At the end of this week, a normal off-the-shelf pregnancy test can be used to determine whether you are probably pregnant. The blastocyst finished implanting itself in the uterus at the start of week 4.
It also formed the chorion, which will continue developing to become the placenta. The chorion produces the pregnancy hormone hCG (human chorionic gonadotropin), which will continue to be produced by the placenta later on. Pregnancy tests measure the concentration of this hormone in your urine to indicate whether you might be pregnant.
At this stage, around 50% of blastocysts stop developing due to chromosomal defects, hormone deficiencies or circulatory problems. The result is a very early and unnoticed miscarriage.
If this does not occur, the real embryo growth begins. The cells in the inner part of the blastocyst start to differentiate and form three different cell layers. One layer of cells will later form the brain, nerves, sweat glands, hair and nails, skin, as well as the eyes and ears. The second layer will become the heart and circulatory system, the kidneys, spleen, sexual organs, bones, muscles and the deeper layers of skin. The third cell layer produces the lungs, liver, pancreas, thyroid, urinary tract and the digestive tract.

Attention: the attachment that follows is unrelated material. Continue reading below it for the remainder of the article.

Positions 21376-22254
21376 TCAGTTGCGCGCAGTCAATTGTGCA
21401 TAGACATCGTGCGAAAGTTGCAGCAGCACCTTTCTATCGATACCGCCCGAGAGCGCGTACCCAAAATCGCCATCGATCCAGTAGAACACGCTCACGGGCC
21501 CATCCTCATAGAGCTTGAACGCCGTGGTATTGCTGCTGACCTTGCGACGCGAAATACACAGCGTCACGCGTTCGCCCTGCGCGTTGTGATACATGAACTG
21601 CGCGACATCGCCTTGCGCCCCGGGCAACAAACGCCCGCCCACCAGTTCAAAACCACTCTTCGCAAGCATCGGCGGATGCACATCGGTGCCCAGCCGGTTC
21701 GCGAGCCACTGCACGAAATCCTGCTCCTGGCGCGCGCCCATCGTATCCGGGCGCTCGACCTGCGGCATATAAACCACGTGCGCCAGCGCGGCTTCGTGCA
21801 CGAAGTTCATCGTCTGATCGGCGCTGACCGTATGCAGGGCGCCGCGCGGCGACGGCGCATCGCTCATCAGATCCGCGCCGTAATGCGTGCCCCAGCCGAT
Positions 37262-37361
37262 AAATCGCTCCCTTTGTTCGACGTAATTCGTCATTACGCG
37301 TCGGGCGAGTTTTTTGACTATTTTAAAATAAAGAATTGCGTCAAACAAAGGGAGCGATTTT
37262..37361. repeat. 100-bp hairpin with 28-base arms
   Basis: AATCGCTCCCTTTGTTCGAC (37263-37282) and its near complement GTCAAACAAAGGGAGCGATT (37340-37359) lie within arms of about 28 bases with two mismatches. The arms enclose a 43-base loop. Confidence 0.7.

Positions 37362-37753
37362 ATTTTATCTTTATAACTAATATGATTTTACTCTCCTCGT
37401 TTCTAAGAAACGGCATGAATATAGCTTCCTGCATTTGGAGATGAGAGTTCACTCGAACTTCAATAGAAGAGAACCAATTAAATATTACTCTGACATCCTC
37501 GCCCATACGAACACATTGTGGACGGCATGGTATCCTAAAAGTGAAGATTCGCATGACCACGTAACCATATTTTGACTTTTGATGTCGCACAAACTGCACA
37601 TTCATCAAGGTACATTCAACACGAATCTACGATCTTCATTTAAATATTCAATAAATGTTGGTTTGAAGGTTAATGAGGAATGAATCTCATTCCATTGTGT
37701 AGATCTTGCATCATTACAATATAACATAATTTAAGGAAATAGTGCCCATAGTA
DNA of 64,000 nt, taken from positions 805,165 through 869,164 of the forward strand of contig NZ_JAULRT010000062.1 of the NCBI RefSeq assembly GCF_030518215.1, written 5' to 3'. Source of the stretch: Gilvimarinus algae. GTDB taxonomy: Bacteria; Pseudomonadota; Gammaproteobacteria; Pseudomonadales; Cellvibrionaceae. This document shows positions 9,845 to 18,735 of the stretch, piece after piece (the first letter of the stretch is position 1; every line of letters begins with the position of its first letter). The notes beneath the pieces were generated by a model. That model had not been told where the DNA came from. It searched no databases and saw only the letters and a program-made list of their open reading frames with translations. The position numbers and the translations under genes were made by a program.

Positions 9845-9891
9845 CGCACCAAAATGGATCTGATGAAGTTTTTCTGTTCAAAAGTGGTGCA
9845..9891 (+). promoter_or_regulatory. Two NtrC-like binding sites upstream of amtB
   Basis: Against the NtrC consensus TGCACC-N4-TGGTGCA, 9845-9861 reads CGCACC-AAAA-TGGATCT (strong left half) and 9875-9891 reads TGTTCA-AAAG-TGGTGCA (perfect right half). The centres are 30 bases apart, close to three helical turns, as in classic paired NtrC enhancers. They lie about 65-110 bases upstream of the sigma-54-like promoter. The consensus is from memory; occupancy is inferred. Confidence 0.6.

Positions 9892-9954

A high level of progesterone has a powerful calming effect on the muscles of the uterus, so that the embryo is not rejected. The rest of your body will also react to the various hormonal changes. This can lead to pregnancy symptoms like excessive tiredness, constipation or a more frequent need to urinate.